Instruction Sets

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Below are the rudiments of typical computer instruction-sets as they affect code-generation by a compiler. The main kinds of machines are 0-address, 1-address, 2-address, and 3-address machines. A particular computer may have instructions of only one kind, or it may have a mixture of instructions of two or more kinds.

General

Typical operation-code mnemonics:

<opcd> ::= load | sto (store) | add | sub | rev_sub | mult | div | rev_div | and | or | compare |...
<op> ::= + | - | rev- | * | % | rev% | & | or | compare |...
<cond> ::= eq | ne | le | lt | ge | gt |...

note that (x `rev-` y) is (y-x),  and that (x `rev%` y) is (y%x).

Division (div) typically leaves the result and the remainder in a pair of registers on a 2-address machine, possibly an even-odd pair.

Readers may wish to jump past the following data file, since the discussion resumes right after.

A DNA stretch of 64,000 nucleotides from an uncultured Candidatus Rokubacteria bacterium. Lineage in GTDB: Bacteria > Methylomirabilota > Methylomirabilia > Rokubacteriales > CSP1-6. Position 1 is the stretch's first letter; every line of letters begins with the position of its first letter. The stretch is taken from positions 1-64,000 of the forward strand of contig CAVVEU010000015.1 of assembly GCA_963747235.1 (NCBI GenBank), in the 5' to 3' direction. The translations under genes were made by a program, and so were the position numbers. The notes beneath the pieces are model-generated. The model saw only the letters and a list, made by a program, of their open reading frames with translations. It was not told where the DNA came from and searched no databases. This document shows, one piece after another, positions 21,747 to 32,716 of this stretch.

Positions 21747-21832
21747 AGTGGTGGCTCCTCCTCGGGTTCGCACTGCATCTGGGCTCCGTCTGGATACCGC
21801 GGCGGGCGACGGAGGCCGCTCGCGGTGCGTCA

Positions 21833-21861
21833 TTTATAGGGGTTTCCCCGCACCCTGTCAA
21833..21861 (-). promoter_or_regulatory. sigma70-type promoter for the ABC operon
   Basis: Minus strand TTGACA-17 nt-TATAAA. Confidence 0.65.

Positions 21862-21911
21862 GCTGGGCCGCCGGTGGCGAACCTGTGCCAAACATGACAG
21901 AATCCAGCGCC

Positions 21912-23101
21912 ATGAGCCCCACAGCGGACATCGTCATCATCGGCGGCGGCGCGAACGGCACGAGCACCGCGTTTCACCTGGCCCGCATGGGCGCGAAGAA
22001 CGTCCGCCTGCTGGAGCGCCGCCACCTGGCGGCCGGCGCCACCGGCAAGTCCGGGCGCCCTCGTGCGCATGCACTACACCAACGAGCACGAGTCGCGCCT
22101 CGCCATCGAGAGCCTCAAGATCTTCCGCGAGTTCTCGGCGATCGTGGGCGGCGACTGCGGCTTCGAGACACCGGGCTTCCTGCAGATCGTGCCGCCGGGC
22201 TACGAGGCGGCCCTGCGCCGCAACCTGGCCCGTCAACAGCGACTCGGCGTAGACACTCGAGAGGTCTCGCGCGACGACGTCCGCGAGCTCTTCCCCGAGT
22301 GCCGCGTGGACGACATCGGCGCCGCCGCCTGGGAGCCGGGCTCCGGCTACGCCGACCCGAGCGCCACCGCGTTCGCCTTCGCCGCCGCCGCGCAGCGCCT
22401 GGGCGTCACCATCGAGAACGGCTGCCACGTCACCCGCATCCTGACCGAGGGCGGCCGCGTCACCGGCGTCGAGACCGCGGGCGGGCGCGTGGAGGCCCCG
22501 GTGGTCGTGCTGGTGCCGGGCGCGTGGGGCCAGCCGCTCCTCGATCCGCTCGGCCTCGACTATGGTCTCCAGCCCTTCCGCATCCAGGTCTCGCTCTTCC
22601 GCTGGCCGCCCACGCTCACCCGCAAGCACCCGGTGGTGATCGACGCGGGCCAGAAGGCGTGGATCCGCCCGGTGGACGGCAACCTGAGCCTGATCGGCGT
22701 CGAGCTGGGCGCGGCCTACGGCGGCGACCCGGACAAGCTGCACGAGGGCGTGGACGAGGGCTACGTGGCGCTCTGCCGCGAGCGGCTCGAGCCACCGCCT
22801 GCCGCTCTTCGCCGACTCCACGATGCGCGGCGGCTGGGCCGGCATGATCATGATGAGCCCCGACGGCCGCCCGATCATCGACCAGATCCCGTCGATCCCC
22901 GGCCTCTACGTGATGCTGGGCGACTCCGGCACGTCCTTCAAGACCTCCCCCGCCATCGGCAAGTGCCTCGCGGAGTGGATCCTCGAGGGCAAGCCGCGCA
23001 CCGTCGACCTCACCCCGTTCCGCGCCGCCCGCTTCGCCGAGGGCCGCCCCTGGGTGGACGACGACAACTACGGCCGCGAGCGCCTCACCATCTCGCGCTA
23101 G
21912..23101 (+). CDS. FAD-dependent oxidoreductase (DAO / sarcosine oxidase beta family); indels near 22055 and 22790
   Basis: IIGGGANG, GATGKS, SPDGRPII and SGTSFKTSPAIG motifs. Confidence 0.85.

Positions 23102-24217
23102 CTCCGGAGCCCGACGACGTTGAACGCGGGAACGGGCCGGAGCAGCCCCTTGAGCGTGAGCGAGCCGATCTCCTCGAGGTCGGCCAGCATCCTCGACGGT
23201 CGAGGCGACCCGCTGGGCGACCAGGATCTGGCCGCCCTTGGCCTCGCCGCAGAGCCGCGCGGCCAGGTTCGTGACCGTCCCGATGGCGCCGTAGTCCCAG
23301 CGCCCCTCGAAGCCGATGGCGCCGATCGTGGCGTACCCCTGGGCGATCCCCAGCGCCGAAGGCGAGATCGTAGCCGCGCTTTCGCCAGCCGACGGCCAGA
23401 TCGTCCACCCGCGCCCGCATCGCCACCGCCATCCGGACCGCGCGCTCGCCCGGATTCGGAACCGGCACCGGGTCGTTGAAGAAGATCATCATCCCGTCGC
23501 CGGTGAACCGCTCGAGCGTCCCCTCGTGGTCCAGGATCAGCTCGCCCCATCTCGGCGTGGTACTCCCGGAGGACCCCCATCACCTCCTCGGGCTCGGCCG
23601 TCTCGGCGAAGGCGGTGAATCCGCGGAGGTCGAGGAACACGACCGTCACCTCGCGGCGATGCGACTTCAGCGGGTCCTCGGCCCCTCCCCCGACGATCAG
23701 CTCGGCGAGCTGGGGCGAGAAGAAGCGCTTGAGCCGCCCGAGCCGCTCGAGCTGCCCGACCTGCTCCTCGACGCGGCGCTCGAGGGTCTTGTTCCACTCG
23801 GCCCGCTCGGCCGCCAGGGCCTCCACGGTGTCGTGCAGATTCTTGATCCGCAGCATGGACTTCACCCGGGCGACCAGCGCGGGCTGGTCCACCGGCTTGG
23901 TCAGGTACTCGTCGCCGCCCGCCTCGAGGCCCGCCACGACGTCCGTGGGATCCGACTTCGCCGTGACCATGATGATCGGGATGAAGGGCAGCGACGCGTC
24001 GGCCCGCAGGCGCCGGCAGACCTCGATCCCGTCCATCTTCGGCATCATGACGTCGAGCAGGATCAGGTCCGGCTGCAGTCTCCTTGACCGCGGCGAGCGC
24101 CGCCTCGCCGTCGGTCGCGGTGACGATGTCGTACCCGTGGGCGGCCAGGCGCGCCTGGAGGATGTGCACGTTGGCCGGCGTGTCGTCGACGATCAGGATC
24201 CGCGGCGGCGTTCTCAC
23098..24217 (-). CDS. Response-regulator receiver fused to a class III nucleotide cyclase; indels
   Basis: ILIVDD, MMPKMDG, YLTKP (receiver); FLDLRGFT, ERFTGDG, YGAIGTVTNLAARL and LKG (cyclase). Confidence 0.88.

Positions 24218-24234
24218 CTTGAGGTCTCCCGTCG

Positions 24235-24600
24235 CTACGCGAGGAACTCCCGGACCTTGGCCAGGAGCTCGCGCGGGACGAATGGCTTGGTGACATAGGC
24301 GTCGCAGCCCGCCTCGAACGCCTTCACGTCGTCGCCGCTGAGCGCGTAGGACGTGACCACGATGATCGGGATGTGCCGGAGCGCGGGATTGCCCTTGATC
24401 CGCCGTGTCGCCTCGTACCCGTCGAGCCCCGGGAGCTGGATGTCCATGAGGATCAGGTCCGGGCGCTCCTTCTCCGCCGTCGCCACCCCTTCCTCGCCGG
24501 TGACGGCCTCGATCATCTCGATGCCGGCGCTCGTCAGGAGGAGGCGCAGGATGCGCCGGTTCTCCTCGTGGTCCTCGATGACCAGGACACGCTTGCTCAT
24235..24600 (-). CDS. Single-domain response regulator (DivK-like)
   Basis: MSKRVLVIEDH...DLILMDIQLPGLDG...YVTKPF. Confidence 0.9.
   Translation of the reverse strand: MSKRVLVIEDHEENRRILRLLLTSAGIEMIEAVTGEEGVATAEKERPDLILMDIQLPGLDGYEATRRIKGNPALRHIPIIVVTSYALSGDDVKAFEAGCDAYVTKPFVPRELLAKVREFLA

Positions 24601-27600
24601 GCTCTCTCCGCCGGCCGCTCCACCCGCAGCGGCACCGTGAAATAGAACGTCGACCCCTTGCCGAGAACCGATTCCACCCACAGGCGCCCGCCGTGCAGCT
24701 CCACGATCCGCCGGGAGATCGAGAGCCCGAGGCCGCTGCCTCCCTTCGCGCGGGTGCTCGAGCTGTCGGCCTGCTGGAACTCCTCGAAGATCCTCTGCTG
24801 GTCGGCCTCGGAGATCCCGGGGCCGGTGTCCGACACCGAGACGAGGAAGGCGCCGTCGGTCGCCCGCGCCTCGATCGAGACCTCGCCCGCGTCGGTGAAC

There may be instructions for
bit-shifting (left | right) and (arithmetic | logical | circular).

As well is general-purpose integer-|index-registers, there may also be separate registers for floating-point arithmetic (possibly single and double precision).

The following ignores byte- | half-word- | word- | double-word |... addressing. It assumes that memory is in units all of one size -- the word. In fact many machines use byte-addressing where a word is probably 4 bytes (?maybe 8 bytes on a 64-bit machine?) and is probably aligned on boundaries that are multiples of that size. In that case an op-code would also indicate if it stands for a half-word, word or double-word operation where necessary.

where the processor has a stack and some supporting hardware, at least a top of stack (TOS) pointer.

operation e.g. or comment
TOS:=TOS+1; stack[TOS]:=<int>
load a constant onto the top of stack; this can be used in arithmetic or to get an address onto the stack for use by a load or a store instruction later (it is splitting hairs to argue whether the literal is an address or a constant which might happen to be used as an address elsewhere)